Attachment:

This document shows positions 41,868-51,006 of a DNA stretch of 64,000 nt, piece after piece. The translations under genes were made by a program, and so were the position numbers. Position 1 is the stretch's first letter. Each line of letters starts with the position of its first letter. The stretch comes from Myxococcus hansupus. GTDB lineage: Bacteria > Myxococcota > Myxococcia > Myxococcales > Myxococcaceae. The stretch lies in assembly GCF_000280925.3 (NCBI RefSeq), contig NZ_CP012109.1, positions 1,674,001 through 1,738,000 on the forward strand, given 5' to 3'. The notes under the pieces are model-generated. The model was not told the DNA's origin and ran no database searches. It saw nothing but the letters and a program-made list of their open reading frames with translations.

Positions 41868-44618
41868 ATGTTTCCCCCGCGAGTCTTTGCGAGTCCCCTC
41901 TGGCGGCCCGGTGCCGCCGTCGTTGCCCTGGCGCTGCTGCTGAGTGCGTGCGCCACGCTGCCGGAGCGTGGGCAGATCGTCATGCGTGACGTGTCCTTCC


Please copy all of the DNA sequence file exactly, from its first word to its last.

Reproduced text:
This document shows positions 41,868-51,006 of a DNA stretch of 64,000 nt, piece after piece. The translations under genes were made by a program, and so were the position numbers. Position 1 is the stretch's first letter. Each line of letters starts with the position of its first letter. The stretch comes from Myxococcus hansupus. GTDB lineage: Bacteria > Myxococcota > Myxococcia > Myxococcales > Myxococcaceae. The stretch lies in assembly GCF_000280925.3 (NCBI RefSeq), contig NZ_CP012109.1, positions 1,674,001 through 1,738,000 on the forward strand, given 5' to 3'. The notes under the pieces are model-generated. The model was not told the DNA's origin and ran no database searches. It saw nothing but the letters and a program-made list of their open reading frames with translations.

Positions 41868-44618
41868 ATGTTTCCCCCGCGAGTCTTTGCGAGTCCCCTC
41901 TGGCGGCCCGGTGCCGCCGTCGTTGCCCTGGCGCTGCTGCTGAGTGCGTGCGCCACGCTGCCGGAGCGTGGGCAGATCGTCATGCGTGACGTGTCCTTCC